New York lawmakers have, for the second year in a row now, shut down a bill that would have given medical malpractice victims a larger window to bring claims to court. Lavern’s Law, as the measure was known, would have established a statute of limitations for medical malpractice claims which begins tolling when the patient learns of the error.
Under current law, medical malpractice claims must be filed within 2 ½ years from the date the action or omission occurred or from the end of continuous treatment by the party who is being sued. The problem for patients in some cases of medical error is that it isn’t always immediately obvious that something went wrong in the course of medical or surgical care. Nor is it always easy to determine when exactly the error occurred when it does become obvious that something went wrong.
Between patients and their providers, it is providers who have the advantage when it comes to information. Not only do providers deliver the care that may or may not have been negligent, they also possess medical records and records of any communications that took place with respect to medical care which may or may not have been negligent.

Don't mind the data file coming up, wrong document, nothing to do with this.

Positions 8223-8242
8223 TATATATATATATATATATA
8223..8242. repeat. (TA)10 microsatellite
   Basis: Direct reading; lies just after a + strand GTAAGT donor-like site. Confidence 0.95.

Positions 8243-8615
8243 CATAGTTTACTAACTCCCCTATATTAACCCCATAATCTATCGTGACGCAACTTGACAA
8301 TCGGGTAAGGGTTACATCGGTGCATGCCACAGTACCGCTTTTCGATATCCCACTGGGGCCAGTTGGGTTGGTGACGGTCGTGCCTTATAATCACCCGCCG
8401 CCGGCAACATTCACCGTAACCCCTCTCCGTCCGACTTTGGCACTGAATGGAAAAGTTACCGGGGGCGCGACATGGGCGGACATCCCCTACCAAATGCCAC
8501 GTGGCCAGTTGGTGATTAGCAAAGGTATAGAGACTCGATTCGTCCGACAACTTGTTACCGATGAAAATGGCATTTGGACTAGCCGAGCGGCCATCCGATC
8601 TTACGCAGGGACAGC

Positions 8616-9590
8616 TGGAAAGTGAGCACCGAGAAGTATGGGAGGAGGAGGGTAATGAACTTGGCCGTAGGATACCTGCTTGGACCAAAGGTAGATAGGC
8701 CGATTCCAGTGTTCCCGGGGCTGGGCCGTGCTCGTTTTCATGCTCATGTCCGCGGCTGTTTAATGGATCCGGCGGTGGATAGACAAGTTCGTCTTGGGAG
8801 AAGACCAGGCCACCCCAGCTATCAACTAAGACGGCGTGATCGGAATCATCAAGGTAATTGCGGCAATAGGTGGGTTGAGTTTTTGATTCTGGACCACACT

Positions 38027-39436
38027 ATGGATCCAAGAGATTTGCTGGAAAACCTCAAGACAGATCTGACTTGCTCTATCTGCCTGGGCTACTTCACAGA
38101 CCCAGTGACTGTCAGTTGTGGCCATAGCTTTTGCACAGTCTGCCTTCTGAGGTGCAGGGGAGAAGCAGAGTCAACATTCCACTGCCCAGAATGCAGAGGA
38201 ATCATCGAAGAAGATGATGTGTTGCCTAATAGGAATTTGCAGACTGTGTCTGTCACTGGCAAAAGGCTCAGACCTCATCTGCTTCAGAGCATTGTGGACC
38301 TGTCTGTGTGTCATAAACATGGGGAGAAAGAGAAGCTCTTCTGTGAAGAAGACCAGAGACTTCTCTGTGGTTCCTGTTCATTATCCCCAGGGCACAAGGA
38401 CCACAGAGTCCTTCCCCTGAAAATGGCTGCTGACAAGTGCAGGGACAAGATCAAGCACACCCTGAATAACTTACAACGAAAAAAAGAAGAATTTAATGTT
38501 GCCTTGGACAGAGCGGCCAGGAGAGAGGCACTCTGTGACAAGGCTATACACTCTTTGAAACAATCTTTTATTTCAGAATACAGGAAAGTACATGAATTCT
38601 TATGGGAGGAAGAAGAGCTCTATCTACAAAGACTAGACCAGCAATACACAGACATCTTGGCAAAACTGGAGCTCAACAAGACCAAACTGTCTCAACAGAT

In any case of medical error, it is the medical staff and the hospital which has access to the details of the incident, so it isn’t always possible for a patient to know when his or her condition is the result of medical negligence or when that negligence exactly occurred.
In our next post, we’ll look briefly at how litigation can help level the playing field in terms of information about an incident of medical error.